Bruce Power vice-president of major projects Jeff Phelps said the facility was developed using lessons learned from Units 1 and 2 and the Darlington refurbishment. A team also visited a similar training facility in Argentina.
“We are looking to train 600 trades people for Unit 6 and about 4,000 when we actually do all six MCRs over the next 15 years or so. The facility will also host some of the project management capability for the Major Component Replacement, including the future unit planning as well, which is where we will dovetail in all the innovations that are included in the Nuclear Innovation Institute.”
Rencheck said there is a correlation between the institute and the training centre.
“I think the Nuclear Innovation Institute will be a good stepping stone for the kids in the area in middle school, elementary school and high school not only to become interested in the trades but into science, technology and math,” he said, “and hopefully if they want to enter the trades they will be able to take on an apprenticeship and someday be able to train here on the robots that are doing our life-extension program.”
Huron-Bruce MPP and Minister of Education Lisa Thompson said she is pleased with the work Bruce Power is doing to give rural youth opportunities in the skilled trades.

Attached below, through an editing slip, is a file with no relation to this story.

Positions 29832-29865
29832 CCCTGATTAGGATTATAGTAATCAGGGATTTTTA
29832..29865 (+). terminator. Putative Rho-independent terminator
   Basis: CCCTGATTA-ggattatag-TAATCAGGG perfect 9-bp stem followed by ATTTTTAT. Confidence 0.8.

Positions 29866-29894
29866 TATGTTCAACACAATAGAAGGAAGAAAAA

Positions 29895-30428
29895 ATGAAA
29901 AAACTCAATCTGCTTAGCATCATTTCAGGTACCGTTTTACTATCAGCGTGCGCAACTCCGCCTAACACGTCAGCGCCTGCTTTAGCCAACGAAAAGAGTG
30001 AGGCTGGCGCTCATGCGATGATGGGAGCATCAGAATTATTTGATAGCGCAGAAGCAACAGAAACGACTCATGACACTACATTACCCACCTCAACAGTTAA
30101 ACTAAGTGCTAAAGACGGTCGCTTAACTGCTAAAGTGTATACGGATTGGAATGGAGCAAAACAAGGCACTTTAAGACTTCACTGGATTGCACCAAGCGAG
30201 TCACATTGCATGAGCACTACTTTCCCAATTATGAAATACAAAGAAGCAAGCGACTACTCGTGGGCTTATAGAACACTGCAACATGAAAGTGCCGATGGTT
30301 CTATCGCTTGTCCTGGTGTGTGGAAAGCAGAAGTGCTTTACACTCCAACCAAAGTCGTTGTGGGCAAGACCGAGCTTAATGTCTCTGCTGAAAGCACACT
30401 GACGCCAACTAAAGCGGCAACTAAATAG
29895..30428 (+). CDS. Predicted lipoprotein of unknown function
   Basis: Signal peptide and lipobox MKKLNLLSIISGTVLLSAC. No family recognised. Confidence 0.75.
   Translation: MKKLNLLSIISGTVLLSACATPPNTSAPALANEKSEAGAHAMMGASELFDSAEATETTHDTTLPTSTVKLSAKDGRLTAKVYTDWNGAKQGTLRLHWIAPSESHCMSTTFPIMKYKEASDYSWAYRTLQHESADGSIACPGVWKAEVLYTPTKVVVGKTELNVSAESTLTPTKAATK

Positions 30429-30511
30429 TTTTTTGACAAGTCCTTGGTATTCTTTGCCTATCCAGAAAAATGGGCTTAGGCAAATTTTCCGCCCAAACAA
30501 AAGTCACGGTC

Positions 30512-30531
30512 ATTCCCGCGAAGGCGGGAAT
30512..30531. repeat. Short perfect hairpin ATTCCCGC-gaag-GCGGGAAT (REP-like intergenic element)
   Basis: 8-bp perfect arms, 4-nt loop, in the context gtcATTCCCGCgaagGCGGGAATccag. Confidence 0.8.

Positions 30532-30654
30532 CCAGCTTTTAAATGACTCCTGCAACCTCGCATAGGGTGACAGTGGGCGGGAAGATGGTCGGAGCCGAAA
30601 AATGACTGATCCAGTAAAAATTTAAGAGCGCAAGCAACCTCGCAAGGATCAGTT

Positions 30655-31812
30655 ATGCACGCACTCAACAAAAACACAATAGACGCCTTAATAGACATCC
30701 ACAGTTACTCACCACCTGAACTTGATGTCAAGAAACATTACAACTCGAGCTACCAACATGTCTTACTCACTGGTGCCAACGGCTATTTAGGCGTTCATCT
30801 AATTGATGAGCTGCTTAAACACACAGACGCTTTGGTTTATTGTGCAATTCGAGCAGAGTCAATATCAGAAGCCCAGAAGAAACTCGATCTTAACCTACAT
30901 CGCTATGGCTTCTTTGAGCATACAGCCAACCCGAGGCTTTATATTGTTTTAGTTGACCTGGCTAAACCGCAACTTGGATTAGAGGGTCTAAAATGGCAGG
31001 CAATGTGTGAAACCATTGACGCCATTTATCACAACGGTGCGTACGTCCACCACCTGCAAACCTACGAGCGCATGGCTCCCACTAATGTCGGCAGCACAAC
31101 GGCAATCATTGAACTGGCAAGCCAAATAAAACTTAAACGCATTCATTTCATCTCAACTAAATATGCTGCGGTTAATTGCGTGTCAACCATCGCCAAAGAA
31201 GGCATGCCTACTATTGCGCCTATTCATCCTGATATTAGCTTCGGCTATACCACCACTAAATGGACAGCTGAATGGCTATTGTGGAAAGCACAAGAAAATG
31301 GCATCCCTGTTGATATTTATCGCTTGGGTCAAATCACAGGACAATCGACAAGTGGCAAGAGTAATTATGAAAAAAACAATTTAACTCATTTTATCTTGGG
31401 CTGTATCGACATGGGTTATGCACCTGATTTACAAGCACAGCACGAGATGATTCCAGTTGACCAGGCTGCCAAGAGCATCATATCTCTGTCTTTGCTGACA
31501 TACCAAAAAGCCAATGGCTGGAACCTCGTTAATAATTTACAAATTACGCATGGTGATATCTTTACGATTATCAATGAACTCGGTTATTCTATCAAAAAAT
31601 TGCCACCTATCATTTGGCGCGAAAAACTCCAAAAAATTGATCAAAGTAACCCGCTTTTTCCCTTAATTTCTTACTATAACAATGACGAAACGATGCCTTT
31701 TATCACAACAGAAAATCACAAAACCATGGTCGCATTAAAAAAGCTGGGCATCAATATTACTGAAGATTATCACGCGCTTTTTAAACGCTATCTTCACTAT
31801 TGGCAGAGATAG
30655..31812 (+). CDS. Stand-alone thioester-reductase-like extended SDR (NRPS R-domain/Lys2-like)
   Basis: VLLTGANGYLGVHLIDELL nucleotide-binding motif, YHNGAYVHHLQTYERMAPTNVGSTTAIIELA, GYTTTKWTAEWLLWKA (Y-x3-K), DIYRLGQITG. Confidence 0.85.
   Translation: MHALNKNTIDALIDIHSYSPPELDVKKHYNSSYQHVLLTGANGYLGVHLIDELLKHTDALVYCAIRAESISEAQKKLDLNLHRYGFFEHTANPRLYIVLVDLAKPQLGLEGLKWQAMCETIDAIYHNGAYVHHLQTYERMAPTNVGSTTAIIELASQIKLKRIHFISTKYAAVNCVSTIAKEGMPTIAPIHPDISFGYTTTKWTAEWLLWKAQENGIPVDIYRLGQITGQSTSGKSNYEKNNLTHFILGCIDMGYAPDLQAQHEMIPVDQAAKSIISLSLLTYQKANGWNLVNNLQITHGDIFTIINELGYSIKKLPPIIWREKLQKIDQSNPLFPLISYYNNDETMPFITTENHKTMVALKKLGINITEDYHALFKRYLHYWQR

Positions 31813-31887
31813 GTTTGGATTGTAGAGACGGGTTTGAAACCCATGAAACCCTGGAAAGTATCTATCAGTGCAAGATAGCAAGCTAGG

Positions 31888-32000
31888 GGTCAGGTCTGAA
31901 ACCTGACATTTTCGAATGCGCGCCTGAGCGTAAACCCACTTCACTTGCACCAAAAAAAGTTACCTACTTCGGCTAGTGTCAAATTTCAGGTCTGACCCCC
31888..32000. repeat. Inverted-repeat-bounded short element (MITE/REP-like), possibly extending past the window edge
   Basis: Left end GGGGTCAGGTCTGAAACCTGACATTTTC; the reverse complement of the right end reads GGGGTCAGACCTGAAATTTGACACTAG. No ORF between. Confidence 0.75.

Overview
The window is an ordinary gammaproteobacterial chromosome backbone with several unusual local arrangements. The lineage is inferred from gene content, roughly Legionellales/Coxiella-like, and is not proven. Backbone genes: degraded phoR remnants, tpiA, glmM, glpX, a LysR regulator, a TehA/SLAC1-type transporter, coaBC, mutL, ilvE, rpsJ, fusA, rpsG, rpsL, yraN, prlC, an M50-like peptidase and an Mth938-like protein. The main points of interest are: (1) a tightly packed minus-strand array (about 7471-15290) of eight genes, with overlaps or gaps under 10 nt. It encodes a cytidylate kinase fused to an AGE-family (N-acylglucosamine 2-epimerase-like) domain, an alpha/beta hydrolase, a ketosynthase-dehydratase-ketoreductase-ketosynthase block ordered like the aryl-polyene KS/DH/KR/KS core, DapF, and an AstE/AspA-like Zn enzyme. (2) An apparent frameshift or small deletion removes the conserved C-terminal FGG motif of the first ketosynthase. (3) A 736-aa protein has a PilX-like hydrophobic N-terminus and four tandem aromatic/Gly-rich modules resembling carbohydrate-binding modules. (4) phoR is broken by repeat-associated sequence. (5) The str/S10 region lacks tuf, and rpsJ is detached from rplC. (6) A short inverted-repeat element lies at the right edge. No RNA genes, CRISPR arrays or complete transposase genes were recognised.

“It is my commitment as minister of education that the enthusiasm and energy that we associate with Bruce Power will be felt across Ontario when we do everything we can to encourage young people to have sense of pride that we feel in this room today when it comes to considering trades as an absolutely awesome opportunity for careers,” she said. “I think there is so much potential for trades and amazing careers and futures that will see our young people be proud to work and live in small town Ontario, right here at home in Bruce and Grey.”
David Piccini, parliamentary assistant to the minister of training, colleges and universities, attended the opening and said the facility will have wide-reaching positive effects.
“We know there is a skilled trades shortage,” he said, adding that it is projected to lead to hundreds of thousands of job losses, if not addressed. “This facility is so important because it is going to be vital not only to the success of this replacement project but to the training and skilling of our next generation and of the employees here … Thank you for really challenging us as elected officials to keep up to the rapid pace to keep up and work with you as partners to ensure that we tap into the economic potential of the skilled trades and the important role that this facility will have in training our next generation.”
Bruce Power board chair Don Wishart spoke about the economic benefits of the facility.
“I’m very proud of the work Mike (Rencheck) and his team have done on this facility. It’s an impressive facility. And its location being in an adjacent community to spread the benefits out is something we are proud of as well.
“It is a key element in us being successful as we move forward to refurbishing these units and ensuring that we meet the expectations of all the citizens of Ontario for us to deliver reliable and cheap energy for at least the next 50 years – and 2064 is just a date, we can keep going if we need to.”